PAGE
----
Nonapnea sleep disorders:  Nonapnea sleep disorder In humans, melatonin secretion increases soon after the onset of darkness, peaks in the middle of the night (between 2 and 4 a.m.), and gradually falls during the second half of the night.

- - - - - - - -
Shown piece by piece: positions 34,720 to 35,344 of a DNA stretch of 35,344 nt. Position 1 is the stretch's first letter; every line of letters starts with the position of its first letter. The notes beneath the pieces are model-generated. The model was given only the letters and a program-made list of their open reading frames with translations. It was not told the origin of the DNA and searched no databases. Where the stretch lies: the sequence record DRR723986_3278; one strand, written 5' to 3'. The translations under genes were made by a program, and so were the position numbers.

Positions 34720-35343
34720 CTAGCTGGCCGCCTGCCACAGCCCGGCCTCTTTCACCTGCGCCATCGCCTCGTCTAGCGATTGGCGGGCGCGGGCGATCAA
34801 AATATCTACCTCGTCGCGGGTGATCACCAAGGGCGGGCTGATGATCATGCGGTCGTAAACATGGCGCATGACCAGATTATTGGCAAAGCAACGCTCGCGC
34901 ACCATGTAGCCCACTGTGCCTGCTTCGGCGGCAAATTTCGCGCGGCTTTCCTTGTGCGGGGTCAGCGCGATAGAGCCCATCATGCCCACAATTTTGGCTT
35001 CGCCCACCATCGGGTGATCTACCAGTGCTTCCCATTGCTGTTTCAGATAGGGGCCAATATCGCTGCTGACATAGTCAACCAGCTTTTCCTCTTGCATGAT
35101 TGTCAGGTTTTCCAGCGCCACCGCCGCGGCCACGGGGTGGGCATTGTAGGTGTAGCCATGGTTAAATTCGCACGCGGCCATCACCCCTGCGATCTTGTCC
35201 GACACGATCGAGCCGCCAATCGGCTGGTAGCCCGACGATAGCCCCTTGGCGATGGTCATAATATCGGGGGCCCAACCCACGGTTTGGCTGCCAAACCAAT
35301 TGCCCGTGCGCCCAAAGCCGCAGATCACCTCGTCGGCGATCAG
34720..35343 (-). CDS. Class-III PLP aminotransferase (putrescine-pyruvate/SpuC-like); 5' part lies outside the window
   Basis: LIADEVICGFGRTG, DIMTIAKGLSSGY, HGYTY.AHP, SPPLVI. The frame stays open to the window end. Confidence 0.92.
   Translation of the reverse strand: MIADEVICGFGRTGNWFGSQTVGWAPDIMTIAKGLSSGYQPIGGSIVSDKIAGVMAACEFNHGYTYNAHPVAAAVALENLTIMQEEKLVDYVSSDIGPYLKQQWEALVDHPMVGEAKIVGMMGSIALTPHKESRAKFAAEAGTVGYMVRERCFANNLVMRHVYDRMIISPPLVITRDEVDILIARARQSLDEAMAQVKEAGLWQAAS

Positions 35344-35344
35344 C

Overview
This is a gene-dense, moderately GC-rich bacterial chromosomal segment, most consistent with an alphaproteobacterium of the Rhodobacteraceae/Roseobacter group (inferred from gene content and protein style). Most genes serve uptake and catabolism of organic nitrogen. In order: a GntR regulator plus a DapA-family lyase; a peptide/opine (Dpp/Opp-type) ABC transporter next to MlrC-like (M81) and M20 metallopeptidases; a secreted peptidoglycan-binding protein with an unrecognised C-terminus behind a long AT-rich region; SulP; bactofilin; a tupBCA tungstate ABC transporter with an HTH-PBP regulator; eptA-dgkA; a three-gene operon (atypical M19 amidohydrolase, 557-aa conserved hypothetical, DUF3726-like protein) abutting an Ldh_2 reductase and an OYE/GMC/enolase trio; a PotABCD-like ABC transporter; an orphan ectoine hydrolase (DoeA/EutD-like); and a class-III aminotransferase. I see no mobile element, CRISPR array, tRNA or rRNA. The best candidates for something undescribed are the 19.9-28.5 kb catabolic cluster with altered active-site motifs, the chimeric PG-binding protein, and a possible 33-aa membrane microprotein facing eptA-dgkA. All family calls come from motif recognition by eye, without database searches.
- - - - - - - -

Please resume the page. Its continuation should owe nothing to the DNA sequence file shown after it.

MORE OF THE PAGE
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Three centuries ago, the French philosopher René Descartes described the pineal gland as “the seat of the soul,” but it was not until the late 1950s that melatonin, the principal substance secreted by the pineal gland, was identified.1 There is now evidence that melatonin may have a role in the biologic regulation of circadian rhythms, sleep, mood, and perhaps reproduction, tumor growth, and aging (Table 1). However, uncertainties and doubts still surround the role of melatonin in human physiology and pathophysiology. This review summarizes current knowledge about melatonin in humans and its clinical implications.